On the eve of the launch of the 2018 tourist season, which normally starts in April, Madagascar tourism sector is in the red. Tourism is suffering the full impact of bad weather with the destruction of road infrastructure.
The problem of domestic theft has darkened the already bleak picture of Madagascar tourism since the plague epidemic. This is the main concern that members of the Confederation of Tourism of Madagascar (CTM) share.
"There is general concern for tourism stakeholders. The last ITB trade fair in Berlin reassured tourists but showed that the partners are quite concerned about the situation on the Big Island. Weather, unavailable road infrastructure, lack of transparency in air services, insecurity, as well as communication trails on the plague epidemic are all indicators that demotivate tourists and push them to choose other destinations," explains Patrice Raoull, Chairman of the Board of Directors of the CTM.
Madagascar is one of the most expensive destinations in the world, the realities do not seem at all to encourage tourists to visit the country. A reluctance of requests and an increase in cancellations which run directly to losses have been recorded. "So far, 20% of tour operators and travel agencies have been cancelled," deplores the CTM's PCA. “Many of the services sold and signed had to be reimbursed for unsatisfied claims."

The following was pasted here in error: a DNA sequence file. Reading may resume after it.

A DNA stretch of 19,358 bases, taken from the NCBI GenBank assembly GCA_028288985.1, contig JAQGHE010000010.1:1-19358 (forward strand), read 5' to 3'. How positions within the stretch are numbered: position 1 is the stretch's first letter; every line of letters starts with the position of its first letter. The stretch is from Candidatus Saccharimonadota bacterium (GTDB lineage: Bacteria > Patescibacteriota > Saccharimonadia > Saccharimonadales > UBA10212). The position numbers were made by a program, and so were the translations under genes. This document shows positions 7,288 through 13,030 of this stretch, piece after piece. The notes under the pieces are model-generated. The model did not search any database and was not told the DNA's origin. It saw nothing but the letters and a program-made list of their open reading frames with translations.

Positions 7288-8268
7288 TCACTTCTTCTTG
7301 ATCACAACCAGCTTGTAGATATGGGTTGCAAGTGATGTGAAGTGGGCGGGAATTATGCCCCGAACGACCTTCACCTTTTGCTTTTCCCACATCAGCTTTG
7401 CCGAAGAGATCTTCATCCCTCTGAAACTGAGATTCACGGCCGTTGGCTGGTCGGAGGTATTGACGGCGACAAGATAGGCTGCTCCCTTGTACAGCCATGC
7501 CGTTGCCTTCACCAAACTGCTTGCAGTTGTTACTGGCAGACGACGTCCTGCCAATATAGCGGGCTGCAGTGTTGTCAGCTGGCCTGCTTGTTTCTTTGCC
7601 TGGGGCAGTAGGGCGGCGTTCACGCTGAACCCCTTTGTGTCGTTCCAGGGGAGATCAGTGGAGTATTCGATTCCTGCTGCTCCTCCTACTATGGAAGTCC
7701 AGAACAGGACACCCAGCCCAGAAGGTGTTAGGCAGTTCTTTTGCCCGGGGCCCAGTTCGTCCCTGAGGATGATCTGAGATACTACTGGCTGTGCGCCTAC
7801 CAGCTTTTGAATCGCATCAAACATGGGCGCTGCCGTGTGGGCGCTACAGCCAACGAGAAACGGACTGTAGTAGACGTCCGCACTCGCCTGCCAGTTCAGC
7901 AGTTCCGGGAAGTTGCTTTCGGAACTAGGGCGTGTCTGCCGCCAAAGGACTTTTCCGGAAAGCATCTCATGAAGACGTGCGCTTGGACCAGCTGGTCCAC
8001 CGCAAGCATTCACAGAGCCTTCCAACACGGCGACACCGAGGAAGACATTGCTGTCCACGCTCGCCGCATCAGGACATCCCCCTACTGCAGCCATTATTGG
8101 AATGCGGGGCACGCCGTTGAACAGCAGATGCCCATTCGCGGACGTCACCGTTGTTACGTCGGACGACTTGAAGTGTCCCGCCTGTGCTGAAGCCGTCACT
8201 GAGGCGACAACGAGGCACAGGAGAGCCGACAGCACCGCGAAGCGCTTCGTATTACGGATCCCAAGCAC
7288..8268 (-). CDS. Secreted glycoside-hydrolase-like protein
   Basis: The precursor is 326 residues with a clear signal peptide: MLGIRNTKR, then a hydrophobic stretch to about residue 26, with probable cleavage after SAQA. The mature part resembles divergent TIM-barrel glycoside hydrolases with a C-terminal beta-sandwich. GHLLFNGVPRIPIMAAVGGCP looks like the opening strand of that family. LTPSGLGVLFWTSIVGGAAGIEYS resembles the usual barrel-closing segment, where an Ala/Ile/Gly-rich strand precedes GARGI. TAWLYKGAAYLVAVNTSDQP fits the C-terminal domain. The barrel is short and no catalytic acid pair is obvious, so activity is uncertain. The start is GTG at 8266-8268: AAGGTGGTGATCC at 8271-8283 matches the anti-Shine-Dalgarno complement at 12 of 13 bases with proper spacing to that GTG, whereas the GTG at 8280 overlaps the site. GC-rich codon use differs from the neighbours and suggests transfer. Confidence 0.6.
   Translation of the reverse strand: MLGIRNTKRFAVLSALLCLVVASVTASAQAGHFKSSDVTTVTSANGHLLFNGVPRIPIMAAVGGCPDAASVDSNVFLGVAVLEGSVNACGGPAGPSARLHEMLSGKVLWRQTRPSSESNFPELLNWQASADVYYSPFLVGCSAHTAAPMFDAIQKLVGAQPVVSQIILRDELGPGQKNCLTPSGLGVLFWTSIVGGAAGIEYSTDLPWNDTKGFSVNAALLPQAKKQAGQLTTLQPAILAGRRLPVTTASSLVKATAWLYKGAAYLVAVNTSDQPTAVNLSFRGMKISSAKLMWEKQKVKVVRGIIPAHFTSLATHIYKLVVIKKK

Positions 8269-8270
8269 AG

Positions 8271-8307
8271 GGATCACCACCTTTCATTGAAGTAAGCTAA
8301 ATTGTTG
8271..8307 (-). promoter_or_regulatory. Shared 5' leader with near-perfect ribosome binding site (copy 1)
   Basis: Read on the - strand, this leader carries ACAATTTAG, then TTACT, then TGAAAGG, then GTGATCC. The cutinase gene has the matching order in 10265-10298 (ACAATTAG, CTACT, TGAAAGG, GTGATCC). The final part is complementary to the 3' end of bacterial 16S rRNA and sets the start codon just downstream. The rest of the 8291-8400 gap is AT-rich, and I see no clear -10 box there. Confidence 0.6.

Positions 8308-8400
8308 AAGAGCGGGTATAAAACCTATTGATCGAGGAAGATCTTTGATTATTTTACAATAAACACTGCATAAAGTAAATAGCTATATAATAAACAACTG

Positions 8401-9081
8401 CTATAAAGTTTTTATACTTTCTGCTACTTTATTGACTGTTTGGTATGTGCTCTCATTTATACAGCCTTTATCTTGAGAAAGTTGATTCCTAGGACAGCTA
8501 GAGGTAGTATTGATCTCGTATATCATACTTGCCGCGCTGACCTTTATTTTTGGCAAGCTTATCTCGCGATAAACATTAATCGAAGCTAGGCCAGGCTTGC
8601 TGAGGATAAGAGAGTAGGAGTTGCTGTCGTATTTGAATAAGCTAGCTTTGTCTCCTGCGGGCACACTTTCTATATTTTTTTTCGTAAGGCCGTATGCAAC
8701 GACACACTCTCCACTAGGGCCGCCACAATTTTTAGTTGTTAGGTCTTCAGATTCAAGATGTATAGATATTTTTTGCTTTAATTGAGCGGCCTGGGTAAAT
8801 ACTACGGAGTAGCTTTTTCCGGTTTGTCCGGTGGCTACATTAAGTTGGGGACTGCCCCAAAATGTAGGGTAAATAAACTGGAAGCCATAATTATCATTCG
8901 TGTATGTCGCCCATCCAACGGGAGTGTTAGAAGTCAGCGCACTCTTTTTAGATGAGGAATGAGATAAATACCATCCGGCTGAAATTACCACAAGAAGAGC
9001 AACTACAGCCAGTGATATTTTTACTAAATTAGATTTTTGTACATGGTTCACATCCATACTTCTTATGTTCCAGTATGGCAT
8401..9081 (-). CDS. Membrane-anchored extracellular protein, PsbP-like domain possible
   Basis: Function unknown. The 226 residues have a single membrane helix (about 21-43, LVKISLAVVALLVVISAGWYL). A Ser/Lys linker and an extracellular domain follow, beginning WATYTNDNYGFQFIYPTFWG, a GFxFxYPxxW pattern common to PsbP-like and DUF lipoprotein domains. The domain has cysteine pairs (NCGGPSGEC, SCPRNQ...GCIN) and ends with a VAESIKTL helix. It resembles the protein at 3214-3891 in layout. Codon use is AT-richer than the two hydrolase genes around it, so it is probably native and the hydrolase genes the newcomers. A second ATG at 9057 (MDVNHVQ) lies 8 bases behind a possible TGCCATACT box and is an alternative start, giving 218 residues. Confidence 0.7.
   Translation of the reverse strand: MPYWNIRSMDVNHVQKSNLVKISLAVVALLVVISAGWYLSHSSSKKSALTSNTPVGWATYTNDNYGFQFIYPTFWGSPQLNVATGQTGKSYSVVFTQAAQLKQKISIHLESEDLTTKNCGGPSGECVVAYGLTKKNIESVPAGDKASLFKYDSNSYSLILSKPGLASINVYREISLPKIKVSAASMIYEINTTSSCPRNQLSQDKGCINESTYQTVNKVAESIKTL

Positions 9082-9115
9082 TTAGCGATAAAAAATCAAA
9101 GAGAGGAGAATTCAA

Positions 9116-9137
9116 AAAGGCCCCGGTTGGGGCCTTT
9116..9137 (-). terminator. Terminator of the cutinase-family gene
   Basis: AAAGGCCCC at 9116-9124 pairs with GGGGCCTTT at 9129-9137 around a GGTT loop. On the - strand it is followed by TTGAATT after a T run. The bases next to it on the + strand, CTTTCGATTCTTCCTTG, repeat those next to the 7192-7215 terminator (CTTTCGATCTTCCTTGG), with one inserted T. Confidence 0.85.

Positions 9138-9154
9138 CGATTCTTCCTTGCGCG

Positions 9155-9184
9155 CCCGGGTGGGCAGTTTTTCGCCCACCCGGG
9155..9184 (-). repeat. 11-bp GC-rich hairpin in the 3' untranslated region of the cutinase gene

Madagascar tourism confederation is thus calling for much more consultation between tourism operators and the public sector and the public-private partnership. A dialogue open to different sectors of the tourism value chain in general. A consultation that will determine a reliable strategy in emergencies. A strategy taking into account the evolution of tourism.
It is still not possible to buy tickets directly at the airport. “In six months of existence, the CTM's eight trade colleges have not been consulted in major decisions affecting tourism," adds Tojo Razafimahefa, vice-chairman of the CTM's Board of Directors. It illustrates this lack of consultation by the uncoordinated increase in visa fees and the abolition of certain air service points. In the opinion of the CTM, actors from different fields, and not only tourism, must mobilize to find solutions to the current problems facing the sector. More than 250,000 tourists visited Madagascar in 2017.
Moreover, the losses of Madagascar tourism are reported also by the cruise sector. Cruise operators lost up to 70% of their sales. Although the ports of Nosy-be and Antsiranana have had some hits, operators are generating more loss than profit. Henintsoa Ravelonarivo, of the Nosy-be Regional Tourist Office, estimates a loss of 70% in turnover for excursionists, and 60% for other operators including craftsmen and car rental agencies. All these sectors were waiting for the profits of the ships. It is known that this is one of the sources of foreign currency for the host city.